What do children need to be successful later in life?

In Blog by Heather Rees

As an educator, there is nothing I like more than seeing children Learn to Love to Learn™. As a parent, I want my children to wake up each morning wanting to go to school because it is a fun, safe place to learn and teaches children academic curriculum and the skills they need to be successful in life.

A growing body of research supports that one’s EQ (emotional quotient), not IQ, is the best predictor of success later in life. Research conducted at the Ontario Ministry of Education and by Tony Wagner at Harvard University looked at private and public- sector businesses and organizations to find out what skills students need to build successful careers and be good citizens. They discovered memorizing facts and test taking were not on the list. What they did find was several critical skills that Wagner calls the “new survival skills”. These are outlined in his book, The Global Achievement Gap and more recently by Paul Tough, author of How Children Succeed. These new survival skills will produce citizens who will contribute to solving the problems society faces now and in the future.

Some of the skills identified include the ability to use imagination and curiosity to think critically and problem solve. Companies need employees to think about how to improve products and services and ask good questions when investigating approaches that have not been done before. Schools with an inquiry-based approach to learning encourage the development of these skills and the application of previous learning to new situations.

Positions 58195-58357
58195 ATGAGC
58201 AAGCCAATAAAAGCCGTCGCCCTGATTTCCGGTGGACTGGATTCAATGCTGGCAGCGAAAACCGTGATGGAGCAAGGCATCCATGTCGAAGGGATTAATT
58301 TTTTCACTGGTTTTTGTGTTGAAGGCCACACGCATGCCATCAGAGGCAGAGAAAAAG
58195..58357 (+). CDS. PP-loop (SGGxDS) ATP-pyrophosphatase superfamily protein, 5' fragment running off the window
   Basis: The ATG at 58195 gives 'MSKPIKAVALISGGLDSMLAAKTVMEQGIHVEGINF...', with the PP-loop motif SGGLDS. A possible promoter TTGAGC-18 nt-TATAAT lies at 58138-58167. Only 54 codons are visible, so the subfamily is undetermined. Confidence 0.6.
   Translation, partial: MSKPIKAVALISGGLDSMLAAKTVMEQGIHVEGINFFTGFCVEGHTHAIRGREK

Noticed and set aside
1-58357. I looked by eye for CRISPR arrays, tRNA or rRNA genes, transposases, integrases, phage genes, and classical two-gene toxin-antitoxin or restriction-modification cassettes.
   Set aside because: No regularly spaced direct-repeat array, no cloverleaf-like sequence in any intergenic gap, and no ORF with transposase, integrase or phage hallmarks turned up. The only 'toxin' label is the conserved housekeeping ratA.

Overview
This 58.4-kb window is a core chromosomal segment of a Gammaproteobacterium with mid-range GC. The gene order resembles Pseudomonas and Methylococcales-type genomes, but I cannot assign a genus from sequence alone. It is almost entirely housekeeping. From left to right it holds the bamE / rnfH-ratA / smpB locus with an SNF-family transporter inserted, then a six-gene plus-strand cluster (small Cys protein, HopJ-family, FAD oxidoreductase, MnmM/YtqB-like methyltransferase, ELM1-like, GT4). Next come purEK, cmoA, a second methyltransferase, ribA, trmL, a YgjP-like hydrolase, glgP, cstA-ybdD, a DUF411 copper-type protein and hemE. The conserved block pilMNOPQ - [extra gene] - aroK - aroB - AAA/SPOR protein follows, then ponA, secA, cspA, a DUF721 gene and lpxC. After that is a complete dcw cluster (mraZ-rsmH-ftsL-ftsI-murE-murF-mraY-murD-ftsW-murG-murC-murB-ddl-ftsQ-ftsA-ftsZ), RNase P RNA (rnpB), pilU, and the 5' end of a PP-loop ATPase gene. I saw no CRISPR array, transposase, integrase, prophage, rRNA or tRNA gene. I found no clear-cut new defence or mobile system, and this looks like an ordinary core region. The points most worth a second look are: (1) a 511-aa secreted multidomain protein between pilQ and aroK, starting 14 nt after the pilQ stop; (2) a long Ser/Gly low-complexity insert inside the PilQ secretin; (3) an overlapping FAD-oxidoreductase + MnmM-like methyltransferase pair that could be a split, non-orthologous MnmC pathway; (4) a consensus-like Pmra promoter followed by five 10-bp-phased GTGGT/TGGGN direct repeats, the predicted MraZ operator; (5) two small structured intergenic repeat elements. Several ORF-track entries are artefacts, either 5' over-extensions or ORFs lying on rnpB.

Another important survival skill we need children to develop is collaboration. More than the ability to work with other people, it is the ability to understand perspectives of others and recognizing when to speak and when to listen. Collaboration helps teams reach collective goals. It is necessary for schools to provide opportunities for students to create, collaborate, take risks, and problem solve with others.

Also necessary is teaching students the need to communicate with others – verbally, in writing, and through presentations – and to be clear and concise when making their points. Companies are no longer complaining about poor grammar, punctuation or spelling as these are minimized with the use of computers. What is most important is the ability to express your thinking well.

Having resiliency, being flexible, believing in oneself, and ‘stick-with-it-ness’ are essential for success and happiness. In order to assist students in learning these skills, educators need to model and promote a growth mindset. Students make greater gains academically, emotionally and socially when they know how their brain works and that they can improve in anything through practice, effort, and perseverance. A growth mindset supports students when they struggle and helps turn mistakes and failures into opportunities to learn and improve.

These skills take time and practice to develop. Your child’s success in elementary school and beyond demands a strong academic foundation. We also know that it demands creativity, resilience, self awareness, adaptability, and strong communication skills. One of the greatest gifts you can give your child is an education that encompasses learning in all key areas: academics, social, emotional, physical, and global. A progressive school that takes a student-centered approach, where teachers guide the learning process and create an inviting learning environment motivates children to Learn to Love to Learn™.